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The Science of Food Porn

The Science of Food Porn

Posting in Food

If Mason's parody video of food commercials doesn't make you hungry, you might not be a member of the human race.

Mason's video for their new track Le Big Bob trades in the usual tropes of dance music--sex--for a totally different kind of over-the-top visual stimulation: Food porn.

But Le Big Bob isn't just a wry take on our culture's obsession with stimulating desire, it's also an object lesson in the incredible power of what scientists call supernormal stimuli.

Pioneered in field studies by the ethologists Tinbergen and Lorenz, supernormal stimuli is any phenomenon in which the features of an object -- be it a parent, mate, or food -- are exaggerated to make an animal respond more strongly to them. In her 2010 book Supernormal stimuli: how primal urges overran their evolutionary purpose, Deirdre Barrett explored the ways in which movie makers, advertisers and fast food companies exaggerate the parts of things we already like in order to hijack our emotions and cravings.

Baby chicks presented with parents with exaggerated versions of the features they're homing in on -- the color of a parent's beak, say -- will respond more strongly to an exaggerated, but artificial, version of their parent than to the real thing. In the same way, humans home in on versions of reality in which the most enticing features are enhanced. In food, that's texture, color, and anything else we associate with nutrient density, mouth feel and general deliciousness.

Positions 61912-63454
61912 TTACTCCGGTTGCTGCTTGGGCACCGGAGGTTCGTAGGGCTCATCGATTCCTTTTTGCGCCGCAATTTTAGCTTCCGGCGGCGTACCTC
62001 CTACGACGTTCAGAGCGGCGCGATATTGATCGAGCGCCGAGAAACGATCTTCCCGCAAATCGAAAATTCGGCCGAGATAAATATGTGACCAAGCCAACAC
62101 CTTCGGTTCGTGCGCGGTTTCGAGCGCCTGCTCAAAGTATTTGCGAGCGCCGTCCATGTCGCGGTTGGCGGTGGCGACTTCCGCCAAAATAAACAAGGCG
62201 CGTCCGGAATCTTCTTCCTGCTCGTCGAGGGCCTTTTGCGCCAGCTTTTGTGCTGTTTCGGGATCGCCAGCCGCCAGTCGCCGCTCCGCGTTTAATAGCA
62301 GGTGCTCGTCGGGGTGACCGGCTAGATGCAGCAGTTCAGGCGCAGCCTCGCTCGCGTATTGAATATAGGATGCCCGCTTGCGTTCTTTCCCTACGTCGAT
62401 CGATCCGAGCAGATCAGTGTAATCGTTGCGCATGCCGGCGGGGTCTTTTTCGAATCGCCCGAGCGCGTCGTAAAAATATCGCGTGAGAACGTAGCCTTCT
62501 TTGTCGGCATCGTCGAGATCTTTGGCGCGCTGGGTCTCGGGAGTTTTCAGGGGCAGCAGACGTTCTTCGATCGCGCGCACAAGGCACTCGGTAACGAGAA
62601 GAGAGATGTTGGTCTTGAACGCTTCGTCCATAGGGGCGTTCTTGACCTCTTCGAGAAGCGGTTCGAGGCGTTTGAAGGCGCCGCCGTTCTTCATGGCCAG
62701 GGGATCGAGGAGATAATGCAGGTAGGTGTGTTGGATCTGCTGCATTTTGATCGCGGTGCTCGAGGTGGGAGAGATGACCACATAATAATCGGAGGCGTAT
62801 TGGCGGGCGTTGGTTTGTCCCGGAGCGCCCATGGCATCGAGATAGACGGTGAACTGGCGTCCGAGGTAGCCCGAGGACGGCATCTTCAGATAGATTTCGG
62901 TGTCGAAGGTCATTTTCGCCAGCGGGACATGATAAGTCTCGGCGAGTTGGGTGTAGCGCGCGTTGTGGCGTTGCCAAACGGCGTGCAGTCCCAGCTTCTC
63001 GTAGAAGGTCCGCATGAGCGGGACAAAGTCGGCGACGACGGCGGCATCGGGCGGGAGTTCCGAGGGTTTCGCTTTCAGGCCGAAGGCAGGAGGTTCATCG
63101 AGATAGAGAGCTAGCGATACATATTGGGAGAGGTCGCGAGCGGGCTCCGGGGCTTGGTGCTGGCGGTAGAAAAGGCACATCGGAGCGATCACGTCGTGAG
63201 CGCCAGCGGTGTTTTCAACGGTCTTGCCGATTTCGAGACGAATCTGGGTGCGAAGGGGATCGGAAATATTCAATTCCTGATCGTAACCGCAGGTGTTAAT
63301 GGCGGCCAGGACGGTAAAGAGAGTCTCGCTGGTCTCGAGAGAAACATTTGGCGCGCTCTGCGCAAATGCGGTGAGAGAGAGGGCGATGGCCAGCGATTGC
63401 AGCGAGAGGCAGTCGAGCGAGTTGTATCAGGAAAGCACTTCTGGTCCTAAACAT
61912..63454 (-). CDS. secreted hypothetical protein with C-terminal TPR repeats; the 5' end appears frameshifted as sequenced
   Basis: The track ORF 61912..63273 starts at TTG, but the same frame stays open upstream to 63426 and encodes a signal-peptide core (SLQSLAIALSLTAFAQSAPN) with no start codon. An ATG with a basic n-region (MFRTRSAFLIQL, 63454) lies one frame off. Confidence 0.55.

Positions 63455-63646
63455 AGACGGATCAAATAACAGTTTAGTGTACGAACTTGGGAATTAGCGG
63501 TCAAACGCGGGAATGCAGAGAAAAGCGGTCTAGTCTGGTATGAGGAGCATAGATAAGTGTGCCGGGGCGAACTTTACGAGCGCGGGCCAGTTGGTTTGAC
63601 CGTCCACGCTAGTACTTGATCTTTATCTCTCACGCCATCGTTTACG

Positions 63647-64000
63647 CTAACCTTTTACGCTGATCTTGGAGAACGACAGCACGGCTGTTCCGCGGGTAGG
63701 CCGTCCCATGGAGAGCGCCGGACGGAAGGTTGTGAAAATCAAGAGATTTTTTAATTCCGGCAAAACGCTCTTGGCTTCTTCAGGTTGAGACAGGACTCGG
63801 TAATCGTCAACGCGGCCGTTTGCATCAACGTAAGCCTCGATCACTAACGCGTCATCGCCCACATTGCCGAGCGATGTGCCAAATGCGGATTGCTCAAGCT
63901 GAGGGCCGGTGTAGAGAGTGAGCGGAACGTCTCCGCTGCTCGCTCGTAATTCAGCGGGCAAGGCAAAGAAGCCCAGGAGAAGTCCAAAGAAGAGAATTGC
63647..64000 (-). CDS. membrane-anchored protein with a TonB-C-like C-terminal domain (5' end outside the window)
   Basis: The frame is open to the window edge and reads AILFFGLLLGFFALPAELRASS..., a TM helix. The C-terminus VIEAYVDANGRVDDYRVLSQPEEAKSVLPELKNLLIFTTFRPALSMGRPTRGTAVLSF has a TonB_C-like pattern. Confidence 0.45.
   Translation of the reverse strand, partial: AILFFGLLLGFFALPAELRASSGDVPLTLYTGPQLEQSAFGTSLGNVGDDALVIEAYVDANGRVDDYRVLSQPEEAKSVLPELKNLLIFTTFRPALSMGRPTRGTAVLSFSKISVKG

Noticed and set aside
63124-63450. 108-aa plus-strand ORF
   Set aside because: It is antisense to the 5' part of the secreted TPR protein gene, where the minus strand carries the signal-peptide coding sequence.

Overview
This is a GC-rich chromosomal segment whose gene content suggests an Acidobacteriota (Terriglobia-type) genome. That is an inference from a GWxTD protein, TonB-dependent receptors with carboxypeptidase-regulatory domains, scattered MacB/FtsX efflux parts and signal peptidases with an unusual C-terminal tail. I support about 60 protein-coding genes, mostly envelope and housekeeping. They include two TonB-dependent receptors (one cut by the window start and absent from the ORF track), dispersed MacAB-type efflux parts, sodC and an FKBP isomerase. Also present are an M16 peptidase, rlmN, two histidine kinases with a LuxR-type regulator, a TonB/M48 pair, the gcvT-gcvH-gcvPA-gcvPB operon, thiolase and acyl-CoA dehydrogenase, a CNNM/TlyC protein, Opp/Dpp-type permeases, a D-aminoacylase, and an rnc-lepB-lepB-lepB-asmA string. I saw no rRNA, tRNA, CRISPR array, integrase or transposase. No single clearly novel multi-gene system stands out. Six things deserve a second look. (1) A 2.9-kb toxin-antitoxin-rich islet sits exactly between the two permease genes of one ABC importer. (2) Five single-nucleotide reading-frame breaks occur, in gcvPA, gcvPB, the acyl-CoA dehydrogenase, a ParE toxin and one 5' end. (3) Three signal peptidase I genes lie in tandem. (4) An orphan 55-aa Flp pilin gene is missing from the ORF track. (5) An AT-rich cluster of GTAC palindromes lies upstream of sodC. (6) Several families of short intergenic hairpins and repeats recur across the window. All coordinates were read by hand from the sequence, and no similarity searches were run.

The result, contends Barrett, is that despite the fact that fast food is universally acknowledged to be unhealthy, it remains a booming business, precisely because of the way it manipulates, in ads and in person, our desire for the nutrients we need to live.

Mason's video hammers home the point that this is what Food Porn is all about in a terrifically visceral way -- watch it all the way through, and I guarantee that by the end you'll feel compelled to get up for a snack. (I had to make lunch before I could even commence writing this post!)

As Jayson Lusk et al. note in the The Oxford Handbook of the Economics of Food Consumption and Policy, the average consumer makes between 200 and 300 food choices per day. Because of limited time and cognitive resources -- what economists call bounded rationality -- this means we are often operating on instinct, choosing what to eat and when to eat it more or less subconsciously. That's one of the reason that food advertising is so ubiquitous, and, through the magic of cinematography, more compelling than ever.

The results, outlined in Barrett's follow-up book, Waistland: The Revolutionary Science Behind Our Weight and Fitness Crisis are all too familiar. Long commutes, inactivity, and a general lack of time mean we're relying on convenience foods to get us through the day, and that means heart disease, diabetes and obesity. And one part of that equation is precisely the kind advertised to us to the point that when their conventions are mashed into a single video, they seem absurd.

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Christopher Mims

Contributing Editor

Contributing Editor Christopher Mims has written for Scientific American, WIRED, Popular Science, Fast Company, Good, Discover, Slate, Technology Review, Nature and the Nicholas Institute for Environmental Policy Solutions at Duke University. Formerly, he was an editor at Scientific American, Grist and Seed. He is based in Washington, D.C. Follow him on Twitter. Disclosure